President Donald Trump is approaching the end of another year without closing on either of the two big trade priorities he campaigned on in 2016 – a comprehensive deal with China and a renegotiated North American Free Trade Agreement.
With the 2020 campaign around the corner, the President himself is casting doubt on whether he needs to make a deal with China and left it an open question whether the US will move ahead with additional tariffs in less than two weeks.
“Right now, we’re moving along, we’re not discussing that,” he told reporters on Thursday at the White House.
Two days earlier, on Tuesday, Trump told reporters in London, “I have no deadline.”
He added: “In some ways I like the idea of waiting until after the election for the China deal. But they want to make a deal, and we’ll see whether or not the deal’s going to be right, it’s got to be right.”
Close US-China trade watchers didn’t view the President’s comments as a breakdown in negotiations but as an effort by Trump to maximize pressure on Chinese leader Xi Jinping to win as many concessions as possible by December 15, when punitive US tariffs on Chinese-made consumer products are scheduled to kick in.
Despite numerous contradictory signals, including the President’s, negotiators appear to be “moving quickly” to resolve issues in the text of the agreement, according to a person familiar with the process.
“It is apparent, at least to me, that they’re not far away from an agreement,” this person said. “They are moving in a relatively brisk manner towards a phase one deal.”
Treasury Secretary Steven Mnuchin on Thursday told reporters that US and Chinese negotiators are continuing to have “very productive talks” to reach an initial phase one deal ahead of the tariff deadline.
“Like the President said we’re going to get the right deal and we’re not going to be confused for an arbitrary deadline,” said Mnuchin following a House hearing.
He added, “Talks are progressing.”
Among the stumbling blocks is whether the Trump administration will wipe the upcoming December tariffs off the books and roll back other penalties imposed this September. The Chinese are hoping for zero tariffs as a part of a trade deal to point to as a victory, while the Trump administration would like to keep at least some tariffs in place as leverage.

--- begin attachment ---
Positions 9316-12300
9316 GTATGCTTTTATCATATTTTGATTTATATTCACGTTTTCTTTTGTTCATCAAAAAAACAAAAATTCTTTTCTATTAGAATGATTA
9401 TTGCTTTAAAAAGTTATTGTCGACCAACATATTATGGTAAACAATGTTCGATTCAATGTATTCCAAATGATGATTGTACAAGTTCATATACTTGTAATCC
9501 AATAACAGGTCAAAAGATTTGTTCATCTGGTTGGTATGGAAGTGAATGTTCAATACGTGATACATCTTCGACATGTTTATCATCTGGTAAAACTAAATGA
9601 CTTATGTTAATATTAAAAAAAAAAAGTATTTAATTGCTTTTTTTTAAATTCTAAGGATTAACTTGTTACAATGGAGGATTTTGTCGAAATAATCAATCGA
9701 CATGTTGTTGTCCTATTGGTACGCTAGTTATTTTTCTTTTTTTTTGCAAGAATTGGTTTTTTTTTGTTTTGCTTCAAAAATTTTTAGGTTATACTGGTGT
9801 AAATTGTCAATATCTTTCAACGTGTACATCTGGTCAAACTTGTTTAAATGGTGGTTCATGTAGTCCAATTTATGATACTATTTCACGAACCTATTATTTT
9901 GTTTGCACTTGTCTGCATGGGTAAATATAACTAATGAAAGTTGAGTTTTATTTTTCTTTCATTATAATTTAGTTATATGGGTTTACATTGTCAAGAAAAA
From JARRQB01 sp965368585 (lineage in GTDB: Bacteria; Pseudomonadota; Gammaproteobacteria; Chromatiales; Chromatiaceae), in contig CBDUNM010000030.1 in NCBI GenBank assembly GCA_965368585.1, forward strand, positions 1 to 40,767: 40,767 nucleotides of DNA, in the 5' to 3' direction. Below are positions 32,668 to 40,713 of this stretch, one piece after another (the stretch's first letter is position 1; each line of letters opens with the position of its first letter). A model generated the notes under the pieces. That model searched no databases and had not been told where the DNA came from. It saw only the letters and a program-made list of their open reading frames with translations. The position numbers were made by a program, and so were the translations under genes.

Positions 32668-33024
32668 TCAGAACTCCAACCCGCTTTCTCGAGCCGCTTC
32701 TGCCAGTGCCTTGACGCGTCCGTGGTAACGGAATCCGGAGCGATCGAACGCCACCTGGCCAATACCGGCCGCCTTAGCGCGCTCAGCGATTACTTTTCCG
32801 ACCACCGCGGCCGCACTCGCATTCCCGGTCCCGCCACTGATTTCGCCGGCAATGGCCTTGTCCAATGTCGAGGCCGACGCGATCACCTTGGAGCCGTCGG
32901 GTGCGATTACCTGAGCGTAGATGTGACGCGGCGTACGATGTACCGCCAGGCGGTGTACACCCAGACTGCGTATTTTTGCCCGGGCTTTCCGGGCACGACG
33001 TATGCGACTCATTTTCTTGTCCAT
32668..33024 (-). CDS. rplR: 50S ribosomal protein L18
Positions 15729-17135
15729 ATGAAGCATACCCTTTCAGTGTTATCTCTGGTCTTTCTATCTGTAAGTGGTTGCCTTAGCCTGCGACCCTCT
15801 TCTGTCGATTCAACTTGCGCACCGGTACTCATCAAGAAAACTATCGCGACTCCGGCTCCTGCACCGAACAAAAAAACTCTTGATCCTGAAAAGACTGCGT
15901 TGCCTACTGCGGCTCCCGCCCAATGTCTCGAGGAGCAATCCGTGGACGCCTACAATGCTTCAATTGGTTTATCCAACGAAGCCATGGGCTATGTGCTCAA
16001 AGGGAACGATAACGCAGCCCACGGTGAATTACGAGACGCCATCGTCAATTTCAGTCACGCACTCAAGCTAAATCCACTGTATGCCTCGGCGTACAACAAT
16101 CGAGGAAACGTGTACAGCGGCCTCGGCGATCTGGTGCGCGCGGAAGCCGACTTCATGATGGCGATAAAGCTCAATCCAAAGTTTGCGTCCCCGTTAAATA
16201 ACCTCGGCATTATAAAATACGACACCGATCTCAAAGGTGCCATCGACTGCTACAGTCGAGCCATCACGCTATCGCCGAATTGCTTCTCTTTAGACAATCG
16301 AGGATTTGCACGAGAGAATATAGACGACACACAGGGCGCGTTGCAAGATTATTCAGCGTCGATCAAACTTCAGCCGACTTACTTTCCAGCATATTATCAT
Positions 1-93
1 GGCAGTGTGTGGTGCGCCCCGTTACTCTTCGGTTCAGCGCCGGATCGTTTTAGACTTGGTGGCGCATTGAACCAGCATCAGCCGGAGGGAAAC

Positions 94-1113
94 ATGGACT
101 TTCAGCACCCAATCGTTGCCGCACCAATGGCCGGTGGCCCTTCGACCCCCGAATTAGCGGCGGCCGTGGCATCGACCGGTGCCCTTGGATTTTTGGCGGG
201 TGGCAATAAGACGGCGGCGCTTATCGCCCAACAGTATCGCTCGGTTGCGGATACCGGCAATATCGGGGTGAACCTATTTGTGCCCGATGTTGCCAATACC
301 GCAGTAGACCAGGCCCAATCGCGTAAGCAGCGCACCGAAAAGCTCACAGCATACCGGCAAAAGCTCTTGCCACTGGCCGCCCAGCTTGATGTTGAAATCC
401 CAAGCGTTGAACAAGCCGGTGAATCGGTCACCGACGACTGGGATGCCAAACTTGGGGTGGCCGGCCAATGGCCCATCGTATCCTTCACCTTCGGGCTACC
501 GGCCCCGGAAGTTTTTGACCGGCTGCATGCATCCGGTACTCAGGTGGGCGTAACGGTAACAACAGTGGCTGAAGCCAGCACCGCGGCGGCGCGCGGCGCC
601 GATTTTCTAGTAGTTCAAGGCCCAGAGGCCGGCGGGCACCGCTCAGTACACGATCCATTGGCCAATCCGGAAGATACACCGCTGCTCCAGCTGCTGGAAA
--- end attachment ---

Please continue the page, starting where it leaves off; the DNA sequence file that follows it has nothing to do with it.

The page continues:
“Trump would not escalate by imposing the December 15 tariff on additional imports,” said Gary Hufbauer, a senior fellow at the Peterson Institute for International Economics. “It would be a dampener on the stock market and the strong economy that he wants. It’s contrary to his more basic goal – to get reelected.”
Mnuchin didn’t answer when asked directly if the Trump administration was planning to roll back billions of dollars in tariffs that have been imposed this year.
But the pinch point with China comes just as the President’s top trade official, Robert Lighthizer, is also working to get Congress to ratify the US-Mexico-Canada trade agreement before lawmakers adjourn for its holiday recess – a negotiation that’s playing out against the backdrop of the Democratic impeachment inquiry and a potential budget standoff later this month.
On Monday, House Speaker Nancy Pelosi said Democrats are “hoping to come near to conclusion” on a deal with the administration on Trump’s revised NAFTA. She has previously said she wants to hold a vote on the trade pact before the end of the year.
The chairman of the Ways and Means Committee, Democrat Richard Neal of Massachusetts, said on Tuesday that it’s “possible” for lawmakers to get a deal on the trade pact this month as he was leaving Pelosi’s office with at least three other House chairmen.
Trump has complained that Pelosi is holding up his signature trade deal with Mexico and Canada.
“She has to put it out for a vote,” Trump told reporters on Wednesday. “She doesn’t have to talk to anybody. She doesn’t have to talk to any of her Democrats, because they’ll approve it and their constituents want it approved very badly. That’s where we are. We’ve made a lot of deals.”
Former trade negotiators warned of the difficulty in reaching a final agreement with Beijing as teams wrangle over important conditions in that deal – including how much US agricultural product China will buy, and when.
“Things may drag on for quite a while yet,” said Daniel Pearson, a senior trade fellow at the conservative group Americans for Prosperity. “And not because the President suggested he could wait until after the election, but because they asked for things that are really hard for the Chinese to do.”
Trump himself has been a wildcard in these negotiations, proving willing to escalate tariffs to levels that have hurt American consumers over his increasing frustration with the pace of negotiations – though earlier this week White House counselor Kellyanne Conway suggested to reporters that a deal was being “papered,” suggesting a document is in the works.
“We need to see something on paper, otherwise nobody has any idea what it means,” said the person familiar with the talks.
Without that, some say that such verbal commitments as the ones that were made following a dinner between Trump and Xi in Buenos Aires, Argentina, last December, and then again in Osaka, Japan, this past summer will once again quickly fall apart.
“We have seen this movie before,” said Wendy Cutler, a managing director for the Asia Society and a former diplomat and negotiator for the Office of the US Trade Representative under President Barack Obama. “This negotiation notoriously appears to be within reach, unable to go the last mile.”
CNN’s Betsy Klein, Ellie Kaufman and Haley Bryd contributed to this story.